Markelle Fultz's jumper is progressing but still not there
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SCOTTSDALE, Ariz. — Last year at this time, D-backs manager Torey Lovullo was just starting on this journey. New in his job, the season was a fresh canvas in front of him. It was a time to develop relationships, implement ideas. To make sweeping brush strokes.
The season couldn’t have gone any better.
The D-backs surprised many by ascending from 93 losses in 2016 to 93 wins last season. They made the playoffs, defeated the Rockies in the National League Wild Card Game, and then were outclassed by the Dodgers in a sweep of the best-of-five NL Division Series.
Lovullo was named NL Manager of the Year for the effort.
Now he’s back trying to do it again. Make the leap. Win the pennant. Win the World Series. Another fresh, unblemished canvas.
“It was a great year, I don’t want to deny it was a great year,” Lovullo said. “But it was supposed to happen that way. This year, there’s more of a structure that I’m able to follow.”
This year, he’s doing it without J.D. Martinez, their best player in September, gone as a free agent to the Red Sox. Their closer, Fernando Rodney, took his 39 saves and crisis performances to the Twins, also as a free agent. Backup catcher and tough guy Chris Iannetta, signed back with the Rockies. Infielder Brandon Drury was traded to the Yankees.
No two seasons are the same. No two rosters are ever alike. But the expectations remain high. It’s yet to be determined whether these are the D-backs of 2016, 2017 or likely somewhere in between.
“We have tremendous expectations, Lovullo said. “We have expectations to go out and compete and win every single [game]. As it’s developing, we’re seeing a lot of good parts to that puzzle. We haven’t put it all together and that’s what spring training is all about. You see it and then all of a sudden it starts to come together.”
Sans injury, the D-backs have a deep starting rotation: Zack Greinke, Robbie Ray, Taijuan Walker, Patrick Corbin and Zach Godley. That group finished second last year in the NL behind the Dodgers with a 3.61 ERA. It will continue to be their strength.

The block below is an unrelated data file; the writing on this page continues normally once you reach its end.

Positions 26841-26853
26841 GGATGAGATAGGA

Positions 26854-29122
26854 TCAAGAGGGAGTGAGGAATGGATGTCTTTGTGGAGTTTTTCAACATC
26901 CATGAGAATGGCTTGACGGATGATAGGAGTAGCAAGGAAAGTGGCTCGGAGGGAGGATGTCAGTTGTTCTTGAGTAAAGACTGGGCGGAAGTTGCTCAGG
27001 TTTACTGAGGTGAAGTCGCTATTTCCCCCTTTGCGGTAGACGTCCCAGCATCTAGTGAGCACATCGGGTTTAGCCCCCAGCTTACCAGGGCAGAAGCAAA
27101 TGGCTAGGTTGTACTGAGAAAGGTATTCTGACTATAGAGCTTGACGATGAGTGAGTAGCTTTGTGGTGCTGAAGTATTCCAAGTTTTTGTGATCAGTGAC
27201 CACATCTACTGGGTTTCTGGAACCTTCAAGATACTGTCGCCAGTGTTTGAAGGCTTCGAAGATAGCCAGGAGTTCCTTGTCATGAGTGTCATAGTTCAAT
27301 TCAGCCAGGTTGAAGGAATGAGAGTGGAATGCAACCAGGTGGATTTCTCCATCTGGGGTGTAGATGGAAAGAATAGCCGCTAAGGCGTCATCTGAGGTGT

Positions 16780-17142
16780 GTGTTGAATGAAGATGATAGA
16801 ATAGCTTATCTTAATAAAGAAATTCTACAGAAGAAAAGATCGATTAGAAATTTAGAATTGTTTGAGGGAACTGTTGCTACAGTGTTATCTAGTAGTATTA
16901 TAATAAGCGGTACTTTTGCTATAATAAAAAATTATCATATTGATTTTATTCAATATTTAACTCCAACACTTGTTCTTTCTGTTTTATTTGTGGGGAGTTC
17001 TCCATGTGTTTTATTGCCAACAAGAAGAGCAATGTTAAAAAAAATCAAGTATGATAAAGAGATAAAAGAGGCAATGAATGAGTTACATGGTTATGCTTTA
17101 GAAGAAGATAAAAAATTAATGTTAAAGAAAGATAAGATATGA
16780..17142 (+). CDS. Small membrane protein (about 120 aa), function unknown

Sans Rodney, the back-end of the bullpen is still wide open, although I’m going with Archie Bradley as the closer. Bradley made 63 appearances last season, mostly in an eighth-inning setup role, and had an electric 1.73 ERA, 79 strikeouts and 21 walks in 73 innings.
In the offseason, the D-backs signed Japanese reliever Yoshi Hirano as a free agent and added veteran Brad Boxberger in a Nov. 30 trade with the Rays. Hirano pitched for the second time this spring on Wednesday. His totals so far are two innings pitched, three earned runs on five hits with a pair of strikeouts. His ERA is 13.50, which is always a bit stilted by the light air and early chill of the Arizona desert. This is also a right-hander adjusting to a new team, a new league, a new lifestyle.
Boxberger asked for another side session before making his first spring appearance.
It’s no wonder Lovullo says no decisions have been made. Roles have not been set.
“We don’t have our minds made up in any way about who’s going to get the sixth, seventh, eighth, ninth inning,” Lovullo said. “First of all, in a perfect world, the starting pitchers are going to get us through the seventh. We like the three guys we have. They have plenty of experience. We’re going to evaluate. We’re going to pay attention and we’re going to find out what those roles are as we wind through camp.”
Sans, Martinez and his 29 homers and 65 RBIs in 62 games, the D-backs will have a different outfield alignment. It won’t have nearly as much power. Wednesday’s group of David Peralta in left, A.J. Pollock in center and newcomer Steven Souza Jr. in right should be the starters when the season opens against the Rockies at Chase Field on March 29.
Shortstop will be a derby between Nick Ahmed, Chris Owings and Katel Marte all spring.
A lot of questions still be answered. A lot of room for improvement to be made.
“That’s our goal. That’s our goal, to improve,” Lovullo said. “We built the foundation and we’re standing firmly on it now. There’s still more to do. We’re evaluating some of the new pieces we brought in. Obviously, we’re not bringing back some of the pieces you mentioned earlier. We have to find a way to continue to learn about one another, figure out how the puzzle fits and keep moving on.”